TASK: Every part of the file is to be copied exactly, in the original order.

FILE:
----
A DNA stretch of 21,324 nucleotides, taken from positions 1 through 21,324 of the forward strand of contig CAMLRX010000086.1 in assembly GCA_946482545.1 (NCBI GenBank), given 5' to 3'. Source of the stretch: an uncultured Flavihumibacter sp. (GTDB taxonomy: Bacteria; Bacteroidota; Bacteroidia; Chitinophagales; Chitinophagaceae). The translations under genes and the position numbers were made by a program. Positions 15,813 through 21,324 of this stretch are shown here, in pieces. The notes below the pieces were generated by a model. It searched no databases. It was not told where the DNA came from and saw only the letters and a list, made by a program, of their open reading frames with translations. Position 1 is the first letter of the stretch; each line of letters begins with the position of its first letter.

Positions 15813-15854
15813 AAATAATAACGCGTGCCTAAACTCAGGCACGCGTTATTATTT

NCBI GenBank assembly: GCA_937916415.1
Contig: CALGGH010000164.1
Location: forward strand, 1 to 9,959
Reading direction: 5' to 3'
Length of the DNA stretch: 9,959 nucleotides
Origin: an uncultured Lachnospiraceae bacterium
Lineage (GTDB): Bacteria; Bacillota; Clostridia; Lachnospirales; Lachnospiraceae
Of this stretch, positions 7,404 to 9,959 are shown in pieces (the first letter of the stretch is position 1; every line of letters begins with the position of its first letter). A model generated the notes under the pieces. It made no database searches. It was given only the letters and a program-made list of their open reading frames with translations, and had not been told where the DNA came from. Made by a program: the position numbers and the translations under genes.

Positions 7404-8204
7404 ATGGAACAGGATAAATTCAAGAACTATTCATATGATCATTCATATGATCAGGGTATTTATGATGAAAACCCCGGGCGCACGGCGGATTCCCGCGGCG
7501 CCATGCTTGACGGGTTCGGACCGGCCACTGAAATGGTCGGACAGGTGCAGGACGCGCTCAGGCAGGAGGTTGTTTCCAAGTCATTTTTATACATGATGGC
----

A DNA stretch of 21,324 nucleotides, taken from positions 1 through 21,324 of the forward strand of contig CAMLRX010000086.1 in assembly GCA_946482545.1 (NCBI GenBank), given 5' to 3'. Source of the stretch: an uncultured Flavihumibacter sp. (GTDB taxonomy: Bacteria; Bacteroidota; Bacteroidia; Chitinophagales; Chitinophagaceae). The translations under genes and the position numbers were made by a program. Positions 15,813 through 21,324 of this stretch are shown here, in pieces. The notes below the pieces were generated by a model. It searched no databases. It was not told where the DNA came from and saw only the letters and a list, made by a program, of their open reading frames with translations. Position 1 is the first letter of the stretch; each line of letters begins with the position of its first letter.

Positions 15813-15854
15813 AAATAATAACGCGTGCCTAAACTCAGGCACGCGTTATTATTT

NCBI GenBank assembly: GCA_937916415.1
Contig: CALGGH010000164.1
Location: forward strand, 1 to 9,959
Reading direction: 5' to 3'
Length of the DNA stretch: 9,959 nucleotides
Origin: an uncultured Lachnospiraceae bacterium
Lineage (GTDB): Bacteria; Bacillota; Clostridia; Lachnospirales; Lachnospiraceae
Of this stretch, positions 7,404 to 9,959 are shown in pieces (the first letter of the stretch is position 1; every line of letters begins with the position of its first letter). A model generated the notes under the pieces. It made no database searches. It was given only the letters and a program-made list of their open reading frames with translations, and had not been told where the DNA came from. Made by a program: the position numbers and the translations under genes.

Positions 7404-8204
7404 ATGGAACAGGATAAATTCAAGAACTATTCATATGATCATTCATATGATCAGGGTATTTATGATGAAAACCCCGGGCGCACGGCGGATTCCCGCGGCG
7501 CCATGCTTGACGGGTTCGGACCGGCCACTGAAATGGTCGGACAGGTGCAGGACGCGCTCAGGCAGGAGGTTGTTTCCAAGTCATTTTTATACATGATGGC